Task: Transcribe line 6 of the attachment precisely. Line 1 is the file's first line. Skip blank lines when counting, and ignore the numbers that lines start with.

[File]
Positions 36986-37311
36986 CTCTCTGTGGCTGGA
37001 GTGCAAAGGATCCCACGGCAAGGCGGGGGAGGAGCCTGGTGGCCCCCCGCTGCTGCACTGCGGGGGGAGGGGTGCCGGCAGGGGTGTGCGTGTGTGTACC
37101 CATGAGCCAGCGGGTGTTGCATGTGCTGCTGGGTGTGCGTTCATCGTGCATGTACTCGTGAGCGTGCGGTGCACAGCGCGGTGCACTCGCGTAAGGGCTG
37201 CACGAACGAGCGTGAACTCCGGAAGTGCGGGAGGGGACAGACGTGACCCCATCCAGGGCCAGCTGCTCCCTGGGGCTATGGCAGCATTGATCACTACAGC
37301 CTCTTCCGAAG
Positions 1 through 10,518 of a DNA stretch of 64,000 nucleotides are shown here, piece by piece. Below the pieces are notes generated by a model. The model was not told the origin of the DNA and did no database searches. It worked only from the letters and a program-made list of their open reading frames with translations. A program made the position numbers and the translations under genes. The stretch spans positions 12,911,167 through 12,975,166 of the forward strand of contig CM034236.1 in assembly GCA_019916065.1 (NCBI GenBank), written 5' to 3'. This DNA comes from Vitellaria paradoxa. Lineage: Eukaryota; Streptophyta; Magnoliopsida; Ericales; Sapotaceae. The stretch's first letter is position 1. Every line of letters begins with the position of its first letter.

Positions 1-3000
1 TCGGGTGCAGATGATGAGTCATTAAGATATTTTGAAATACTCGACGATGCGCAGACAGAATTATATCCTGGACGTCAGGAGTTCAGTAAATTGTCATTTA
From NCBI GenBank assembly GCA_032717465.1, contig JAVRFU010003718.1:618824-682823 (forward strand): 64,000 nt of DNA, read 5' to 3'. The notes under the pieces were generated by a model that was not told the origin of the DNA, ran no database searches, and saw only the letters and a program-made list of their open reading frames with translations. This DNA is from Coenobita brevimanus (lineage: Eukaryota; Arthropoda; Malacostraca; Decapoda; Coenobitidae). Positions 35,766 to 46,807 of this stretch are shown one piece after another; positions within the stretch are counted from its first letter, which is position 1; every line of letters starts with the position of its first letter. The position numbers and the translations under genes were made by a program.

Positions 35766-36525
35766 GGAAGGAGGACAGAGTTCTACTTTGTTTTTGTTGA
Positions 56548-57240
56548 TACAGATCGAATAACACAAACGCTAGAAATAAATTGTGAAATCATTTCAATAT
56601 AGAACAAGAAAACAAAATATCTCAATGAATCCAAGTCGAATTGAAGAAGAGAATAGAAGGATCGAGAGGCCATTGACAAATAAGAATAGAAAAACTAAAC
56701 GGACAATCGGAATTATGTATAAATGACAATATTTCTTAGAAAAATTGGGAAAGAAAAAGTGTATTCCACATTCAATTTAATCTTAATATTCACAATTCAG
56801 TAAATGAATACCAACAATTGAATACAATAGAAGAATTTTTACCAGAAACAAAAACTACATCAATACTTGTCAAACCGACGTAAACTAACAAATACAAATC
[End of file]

37301 CTCTTCCGAAG